Investors need to ask why Sainsbury is so much less profitable than Tesco or Morrison, and whether Sainsbury’s recent market share gains are being achieved at the cost of cutting its already thin profit margins.

What’s next?

Sainsbury has delivered 34 quarters of like-for-like growth, during which time its market share has risen to 16.8%.

This is an impressive achievement, especially given the growth of Waitrose, Marks & Spencer, Aldi and Lidl, but my concern is that Sainsbury’s fragile margins could make its current growth hard to maintain.

An alternative to Sainsbury

If you’ve already banked a profit on your Sainsbury shares, you may be looking for blue chip stocks that currently look cheap.

Buying such companies has worked well for top UK fund manager Neil Woodford (who recently purchased shares in Morrisons). If you’d invested £10,000 into Mr Woodford’s High Income fund in 1988, it would have been worth £193,000 at the end of 2012 — a 1,830% increase!

If you’d like access to an exclusive Fool report about Neil Woodford’s eight largest holdings, then I recommend you click here to download this free report today.

> Roland owns shares in Tesco but does not own shares in any of the other companies mentioned in this article.

Should you invest, the value of your investment may rise or fall and your capital is at risk. Before investing, your individual circumstances should be assessed. Consider taking independent financial advice.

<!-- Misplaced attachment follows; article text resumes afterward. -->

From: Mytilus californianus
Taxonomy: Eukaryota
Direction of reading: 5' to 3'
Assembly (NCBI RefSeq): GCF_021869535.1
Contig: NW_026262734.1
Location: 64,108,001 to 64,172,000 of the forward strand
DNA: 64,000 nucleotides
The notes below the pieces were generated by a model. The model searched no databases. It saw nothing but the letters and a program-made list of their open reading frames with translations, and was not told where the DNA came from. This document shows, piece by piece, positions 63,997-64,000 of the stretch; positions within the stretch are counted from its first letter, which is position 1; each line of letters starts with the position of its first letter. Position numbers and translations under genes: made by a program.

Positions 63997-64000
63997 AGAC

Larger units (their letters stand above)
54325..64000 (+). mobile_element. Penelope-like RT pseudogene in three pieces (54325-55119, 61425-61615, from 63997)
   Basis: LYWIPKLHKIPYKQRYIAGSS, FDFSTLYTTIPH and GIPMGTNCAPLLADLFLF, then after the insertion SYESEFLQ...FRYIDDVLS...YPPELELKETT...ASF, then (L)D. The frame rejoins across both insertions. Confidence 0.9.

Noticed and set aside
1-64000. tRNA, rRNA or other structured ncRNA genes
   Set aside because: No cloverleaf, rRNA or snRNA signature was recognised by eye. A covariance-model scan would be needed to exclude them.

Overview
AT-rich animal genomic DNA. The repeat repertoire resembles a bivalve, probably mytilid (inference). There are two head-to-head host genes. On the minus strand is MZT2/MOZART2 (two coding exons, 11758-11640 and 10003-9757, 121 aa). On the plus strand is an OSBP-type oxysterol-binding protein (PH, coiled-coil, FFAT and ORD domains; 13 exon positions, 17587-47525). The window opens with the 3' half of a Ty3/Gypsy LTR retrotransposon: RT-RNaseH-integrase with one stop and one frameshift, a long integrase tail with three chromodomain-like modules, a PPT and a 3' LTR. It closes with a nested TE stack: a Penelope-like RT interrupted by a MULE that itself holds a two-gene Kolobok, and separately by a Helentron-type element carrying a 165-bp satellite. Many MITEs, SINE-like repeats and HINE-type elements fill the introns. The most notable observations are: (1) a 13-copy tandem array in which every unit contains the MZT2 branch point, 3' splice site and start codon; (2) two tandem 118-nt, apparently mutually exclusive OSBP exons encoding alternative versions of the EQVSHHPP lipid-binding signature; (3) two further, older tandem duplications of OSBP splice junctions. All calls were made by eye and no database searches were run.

More on Investing Articles

Investing Articles

AstraZeneca, a mega-cap growth stock that just got cheaper!

Our writer takes a closer look at this growth stock -- which also happens to be the largest company of…

Read more »

Investing Articles

How I’d invest £5,000 in FTSE growth stocks right now

Sumayya Mansoor explains why she’s bullish about these FTSE growth stocks, and would be willing to buy some shares.

Read more »

Young Black woman looking concerned while in front of her laptop
Investing Articles

ITV shares down after revenue guidance cut in first-half interim results

After releasing results this morning, the ITV share price slumped. But with several metrics looking positive, how will this effect…

Read more »

Investing Articles

This FTSE 100 stock’s down 50%, and a director just bought 8,000 shares

Directors of this blue-chip company have been snapping up a load of its shares. Should I do likewise and buy…

Read more »

Investing Articles

The BT share price is far too cheap, analysts say!

The BT share price fell on Thursday 25 July after the company's Q1 results. Dr James Fox takes a closer…

Read more »

Investing Articles

Is this the start of a stock market crash?

Global stock markets are experiencing some turbulence at the moment. Could investors be looking at a major decline in share…

Read more »

Investing Articles

As the Anglo American share price holds up on H1 results, should I buy?

Failed takeover attempts and major restructuring all affect the Anglo American share price. Here's what's happening at H1 time.

Read more »

Investing Articles

Here’s why the Centrica share price is tanking! And is this an opportunity?

The Centrica share price was down 8% in early trading. Our writer explores whether this is an opportunity for investors.

Read more »